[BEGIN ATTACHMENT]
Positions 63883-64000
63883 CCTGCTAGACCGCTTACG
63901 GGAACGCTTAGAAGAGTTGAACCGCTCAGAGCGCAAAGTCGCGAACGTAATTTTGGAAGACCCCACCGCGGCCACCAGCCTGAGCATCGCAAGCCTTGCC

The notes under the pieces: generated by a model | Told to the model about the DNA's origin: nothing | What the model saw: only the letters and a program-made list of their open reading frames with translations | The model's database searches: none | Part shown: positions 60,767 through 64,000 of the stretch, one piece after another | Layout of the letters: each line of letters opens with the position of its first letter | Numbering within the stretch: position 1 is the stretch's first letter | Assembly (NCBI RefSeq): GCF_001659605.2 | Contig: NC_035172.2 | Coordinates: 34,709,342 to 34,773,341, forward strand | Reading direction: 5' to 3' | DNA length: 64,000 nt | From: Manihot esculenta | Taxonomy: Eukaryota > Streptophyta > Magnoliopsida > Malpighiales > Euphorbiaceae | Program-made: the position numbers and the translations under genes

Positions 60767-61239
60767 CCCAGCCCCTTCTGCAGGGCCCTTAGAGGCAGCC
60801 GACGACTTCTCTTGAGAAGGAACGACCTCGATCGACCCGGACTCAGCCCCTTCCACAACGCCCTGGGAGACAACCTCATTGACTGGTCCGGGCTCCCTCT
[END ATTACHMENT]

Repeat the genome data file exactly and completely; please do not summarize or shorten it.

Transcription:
Positions 63883-64000
63883 CCTGCTAGACCGCTTACG
63901 GGAACGCTTAGAAGAGTTGAACCGCTCAGAGCGCAAAGTCGCGAACGTAATTTTGGAAGACCCCACCGCGGCCACCAGCCTGAGCATCGCAAGCCTTGCC

The notes under the pieces: generated by a model | Told to the model about the DNA's origin: nothing | What the model saw: only the letters and a program-made list of their open reading frames with translations | The model's database searches: none | Part shown: positions 60,767 through 64,000 of the stretch, one piece after another | Layout of the letters: each line of letters opens with the position of its first letter | Numbering within the stretch: position 1 is the stretch's first letter | Assembly (NCBI RefSeq): GCF_001659605.2 | Contig: NC_035172.2 | Coordinates: 34,709,342 to 34,773,341, forward strand | Reading direction: 5' to 3' | DNA length: 64,000 nt | From: Manihot esculenta | Taxonomy: Eukaryota > Streptophyta > Magnoliopsida > Malpighiales > Euphorbiaceae | Program-made: the position numbers and the translations under genes

Positions 60767-61239
60767 CCCAGCCCCTTCTGCAGGGCCCTTAGAGGCAGCC
60801 GACGACTTCTCTTGAGAAGGAACGACCTCGATCGACCCGGACTCAGCCCCTTCCACAACGCCCTGGGAGACAACCTCATTGACTGGTCCGGGCTCCCTCT